Bluefield Daily Telegraph, Bluefield, WV

Columns

January 18, 2013

Mulling a collection of random thoughts

— — Sometimes I find my brain jumbled with disconnected thoughts that share no theme. Other times, I catch a smart phrase or brilliant thought articulated by someone else that stands alone, without potential for me to expand on or enhance. Consider what follows a compilation of random thoughts collected over time and think about what you’d add to the mix.

I have a friend who calls her former spouse her “wasband.” She refuses to call him her ex-husband because, “You can’t ex someone out of your life, especially when you have kids together.” He was her husband, so now he’s her “wasband.”

Speaking of relationships, a certain amateur chef I know says relationships are like homemade tortillas. The first couple of tortillas don’t usually turn out well and you have to toss them out. You may have to throw out one, two or even three before you get one that stays together and works well. Hopefully, these are dating relationships but, unfortunately, sometimes they are marriages. Whatever the case, we should try to figure out what we’re doing wrong and change it before we try to make another tortilla.

The elderly couple looked lovingly into each other’s faces and clinked their coffee mugs, such a romantic gesture it made my then soon-to-be husband and I smile as we quietly observed them from our neighboring table. They cheered with coffee mugs rather than wine glasses, sitting at breakfast in a diner rather than cooing over a candle-lit dinner. But they were celebrating romance. My husband and I frequently say cheers with a coffee mug or a glass of soda, a tribute to keeping love and romance alive for decades to come.

In certain phases of life, especially when one is downsizing, the Container Store ironically looks like a huge waste of space.

I remember several years ago after nursing two sick kids for a week, I stole a moment to flop on the couch and turned on the TV. I saw a promo for that day’s episode of “Oprah” and started scheduling my day around trying to watch it. I was struck with a realization: I caught the girls’ flu. If I was scheduling my day around a talk show, there was a chance I was sick. It’s interesting what becomes important when our energy is stripped, our ambition is squashed and our health is compromised. I might schedule my day around a talk show. Any thoughts about my Bible study, a work out and a night out with friends sound too exhausting to even consider. Some people deal with devastating illness and have to learn to go on. Every day. No matter what. And sometimes, if we are lucky, we can sit and do nothing.

Did you know there is a huge market online for purchasing term papers, book reports and all sorts of writing assignments that high school or college students want to avoid? A shopper can go to a website and do a word search on a specific topic and virtually buy a writer, who will then produce the requested assignment within a few days. In fact, I suppose if I was feeling particularly lazy and not particularly inspired, I could simply go to a site, type in a keyword on a subject I’m thinking about, and let someone else do the rest. That is very troubling and I don’t know how college professors can combat it. Or newspaper editors for that matter.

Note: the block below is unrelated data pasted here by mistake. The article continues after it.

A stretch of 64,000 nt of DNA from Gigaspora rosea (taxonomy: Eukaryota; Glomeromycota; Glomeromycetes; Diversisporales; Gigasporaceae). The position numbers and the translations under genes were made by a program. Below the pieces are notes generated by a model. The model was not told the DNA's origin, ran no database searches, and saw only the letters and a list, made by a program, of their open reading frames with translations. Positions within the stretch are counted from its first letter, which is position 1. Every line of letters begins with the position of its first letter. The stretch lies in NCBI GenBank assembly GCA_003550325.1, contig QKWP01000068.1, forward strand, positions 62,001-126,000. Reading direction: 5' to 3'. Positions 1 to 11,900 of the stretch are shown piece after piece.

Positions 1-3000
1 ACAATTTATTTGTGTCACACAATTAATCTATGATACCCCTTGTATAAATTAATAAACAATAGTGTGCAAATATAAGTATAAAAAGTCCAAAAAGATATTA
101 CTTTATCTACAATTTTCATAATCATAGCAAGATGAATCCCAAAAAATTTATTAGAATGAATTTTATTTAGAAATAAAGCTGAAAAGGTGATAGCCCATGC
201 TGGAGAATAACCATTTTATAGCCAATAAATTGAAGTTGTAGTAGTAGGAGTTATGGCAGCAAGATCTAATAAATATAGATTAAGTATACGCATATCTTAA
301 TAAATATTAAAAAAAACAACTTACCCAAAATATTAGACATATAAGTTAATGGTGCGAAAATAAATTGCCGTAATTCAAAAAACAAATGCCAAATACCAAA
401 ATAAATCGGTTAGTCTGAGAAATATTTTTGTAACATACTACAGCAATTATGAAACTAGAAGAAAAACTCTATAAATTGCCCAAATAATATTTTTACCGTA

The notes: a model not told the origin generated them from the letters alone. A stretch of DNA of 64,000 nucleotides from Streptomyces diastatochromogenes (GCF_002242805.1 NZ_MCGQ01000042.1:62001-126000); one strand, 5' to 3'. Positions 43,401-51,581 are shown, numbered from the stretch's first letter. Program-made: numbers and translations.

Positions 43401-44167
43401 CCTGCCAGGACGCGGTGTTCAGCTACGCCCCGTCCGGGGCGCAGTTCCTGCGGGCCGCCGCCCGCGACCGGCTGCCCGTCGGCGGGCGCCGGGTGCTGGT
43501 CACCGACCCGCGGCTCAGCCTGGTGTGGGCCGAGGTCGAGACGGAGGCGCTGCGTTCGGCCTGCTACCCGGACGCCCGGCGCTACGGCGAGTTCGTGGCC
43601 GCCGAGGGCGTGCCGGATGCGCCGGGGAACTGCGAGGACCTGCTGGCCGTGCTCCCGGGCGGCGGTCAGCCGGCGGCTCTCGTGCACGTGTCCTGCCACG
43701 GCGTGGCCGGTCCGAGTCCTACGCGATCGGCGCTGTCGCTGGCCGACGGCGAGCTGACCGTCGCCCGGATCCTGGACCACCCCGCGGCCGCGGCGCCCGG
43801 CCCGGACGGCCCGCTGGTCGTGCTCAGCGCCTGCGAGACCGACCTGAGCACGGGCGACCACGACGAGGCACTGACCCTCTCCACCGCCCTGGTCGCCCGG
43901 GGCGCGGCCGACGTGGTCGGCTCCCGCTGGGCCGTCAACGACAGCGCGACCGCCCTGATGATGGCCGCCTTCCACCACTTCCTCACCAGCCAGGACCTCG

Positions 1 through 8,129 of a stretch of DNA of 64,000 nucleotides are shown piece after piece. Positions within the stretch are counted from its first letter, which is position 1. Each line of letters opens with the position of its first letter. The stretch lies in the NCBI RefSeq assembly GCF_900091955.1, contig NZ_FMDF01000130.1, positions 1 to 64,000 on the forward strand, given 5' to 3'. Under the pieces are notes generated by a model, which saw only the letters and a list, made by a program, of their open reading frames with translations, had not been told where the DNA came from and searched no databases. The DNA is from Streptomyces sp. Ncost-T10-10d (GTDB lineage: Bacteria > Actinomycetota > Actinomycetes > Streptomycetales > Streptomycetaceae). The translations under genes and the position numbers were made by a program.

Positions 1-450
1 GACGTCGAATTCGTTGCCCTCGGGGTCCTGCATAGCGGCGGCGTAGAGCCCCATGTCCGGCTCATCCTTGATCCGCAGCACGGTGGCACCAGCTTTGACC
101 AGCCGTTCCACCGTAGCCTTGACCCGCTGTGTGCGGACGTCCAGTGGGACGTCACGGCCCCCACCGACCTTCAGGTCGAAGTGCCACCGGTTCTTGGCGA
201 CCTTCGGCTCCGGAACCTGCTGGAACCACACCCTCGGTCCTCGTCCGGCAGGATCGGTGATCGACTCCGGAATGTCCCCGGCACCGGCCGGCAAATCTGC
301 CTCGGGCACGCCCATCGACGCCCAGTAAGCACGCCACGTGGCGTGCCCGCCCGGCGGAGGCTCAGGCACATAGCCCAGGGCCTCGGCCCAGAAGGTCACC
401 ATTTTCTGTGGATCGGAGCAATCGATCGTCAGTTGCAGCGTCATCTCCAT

Once at a restaurant, the server shared some interesting insight about life while casually scraping crumbs from our table. “He’s a philosopher/waiter,” my husband said after the server finished clearing the table and walked away. We should always remember: menial work does not represent a menial mind.

Although I’m not always a big fan, social media provides the opportunity to connect with friends you wouldn’t otherwise engage with in person or on the phone. Sometimes, you’ll type words you wouldn’t speak and healthy bonds are created where intimacy and opinions benefit both. It may be spiritual encouragement, diet or medical advice, parenting input, or gardening or cooking tips — but a friendship can thrive on the screen or monitor in a way it may not in real life.

When I went back for my first high school reunion in more than 25 years, most of them spent on the other side of the country, it felt like I was revisiting someone else’s life. When I returned home, I found myself mulling over much of that past life. I had life jet lag, I told a friend. My thoughts weren’t caught up yet with the present, or my current time zone, as I remembered a past so long forgotten.

Which brings me to an important point: It’s always better to live in the present. We can learn from the past and it enriches us with the wealth of experience, both good and bad, but we should live fully in the present. We can set goals and nurture dreams for the future, which can inspire us to be passionate and hopeful, and disciplined and focused, but we should still live fully in the present. We should be present in each moment because being present is being gratefully and fully alive.

It may be obvious I didn’t hire anyone else to write this but maybe you can connect to one of these random disconnected thoughts.

Jaletta Albright Desmond is a columnist who writes about faith, family, and the fascinatingly mundane aspects of daily life. She lives in North Carolina with her family. Contact her at jdesmond@bdtonline.com.

 

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